6. Florida, Jupiter Inlet Outstanding Natural Area. Less than 2 hours from Miami and even closer to Fort Lauderdale lies this historic lighthouse and surrounding restored coastal habitats.  Take a gentle walk along a trail and boardwalk to learn about the site’s important role in World War II.  

7. Idaho, Morley Nelson Snake River Birds of Prey National Conservation Area. Just south of Boise, this bird-watching mecca is close enough for an after work trip and boasts one of the highest concentration of raptors in the world.

8. Virginia, Potomic Heritage National Scenic Trail. Just over 20 miles from the U. S. Capitol, the Meadowood Recreation Area provides a segment of the trail in a pastoral setting.

9. Montana, Pompey’s Pillar National Monument. Drive a short ½ hour from Billings to learn about the Lewis and Clark Expedition at the interpretive center then have a picnic along the cottonwood lined banks of the Yellowstone River.

10. Nevada, Sloan Canyon National Conservation Area. The entrance to Sloan Canyon, one of the most significant cultural resources in Southern Nevada, is almost within sight of the Las Vegas Strip. The area contains a concentration of over 300 petroglyphs.

11. New Mexico, Tent Rocks National Monument. Just an hour from Albuquerque and Santa Fe is an area of magical rock formations that seem to defy gravity. Hike through the unique array of hoodoos and a narrow slot canyon, and then enjoy a picnic under the pinyons. 

12. Oregon, Deschutes Wild and Scenic River. Two hours from Portland, the Deschutes is Central Oregon’s playground. Visitors can fish for steelhead and salmon or raft the exciting whitewater.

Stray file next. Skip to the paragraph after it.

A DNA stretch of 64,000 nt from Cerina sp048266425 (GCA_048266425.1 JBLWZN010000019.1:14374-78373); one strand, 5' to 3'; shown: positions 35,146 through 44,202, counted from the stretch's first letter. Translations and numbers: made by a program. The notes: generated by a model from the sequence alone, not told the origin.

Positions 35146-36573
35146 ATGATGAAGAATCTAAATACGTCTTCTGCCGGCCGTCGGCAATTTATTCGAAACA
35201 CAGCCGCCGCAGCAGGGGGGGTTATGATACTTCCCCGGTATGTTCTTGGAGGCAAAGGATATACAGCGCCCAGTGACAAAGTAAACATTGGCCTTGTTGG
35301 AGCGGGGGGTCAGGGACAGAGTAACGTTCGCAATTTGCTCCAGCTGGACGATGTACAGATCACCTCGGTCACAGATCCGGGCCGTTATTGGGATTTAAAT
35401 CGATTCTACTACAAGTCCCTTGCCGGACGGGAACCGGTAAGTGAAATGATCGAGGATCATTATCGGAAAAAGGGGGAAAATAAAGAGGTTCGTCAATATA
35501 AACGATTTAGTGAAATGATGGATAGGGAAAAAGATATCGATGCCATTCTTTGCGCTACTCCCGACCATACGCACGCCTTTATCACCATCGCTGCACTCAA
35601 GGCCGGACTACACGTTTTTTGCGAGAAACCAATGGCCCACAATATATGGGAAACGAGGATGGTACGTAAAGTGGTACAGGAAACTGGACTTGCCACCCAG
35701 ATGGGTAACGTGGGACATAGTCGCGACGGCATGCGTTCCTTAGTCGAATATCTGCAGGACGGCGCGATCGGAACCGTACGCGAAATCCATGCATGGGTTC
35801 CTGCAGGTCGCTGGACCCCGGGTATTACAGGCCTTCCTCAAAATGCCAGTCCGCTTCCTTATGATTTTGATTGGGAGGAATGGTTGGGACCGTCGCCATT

13. Utah, Cedar Mountain Wilderness. This vast 100,000 acre area is only an hour west of Salt Lake City.  It is a true wilderness experience with no formal trails.  Hardy-well prepared visitors will be rewarded with solitude and expansive vistas of the Great Basin.

14. Washington, San Juan Islands National Monument. Take a ferry from Seattle and escape to this archipelago of fir clad islands.  The National Monument includes several lighthouses, hiking trails and sea kayak campsites. 

15. Wyoming, National Historic Trails Visitor Center. Located right in Casper, Wyoming off of highway I-25. The Trails Center offers extensive interpretive materials and programs describing the emigrant trails that led to settling of the west.

Join us next month for the September #conservationlands15 Social Media Takeover and our Top 15 - Wilderness Adventures on National Conservation Lands.

Located at the crossroads of the Cascade, Klamath, and Siskiyou mountain ranges, Cascade-Siskiyou National Monument in Oregon has long been recognized for its ecological importance. The convergence of three geologically distinct mountain ranges resulted in an area with remarkable biological diversity. The Pacific Crest National Scenic Trail meanders 19 miles through the monument, offering challenging hikes with stunning views. Photo by Bob Wick, mypubliclands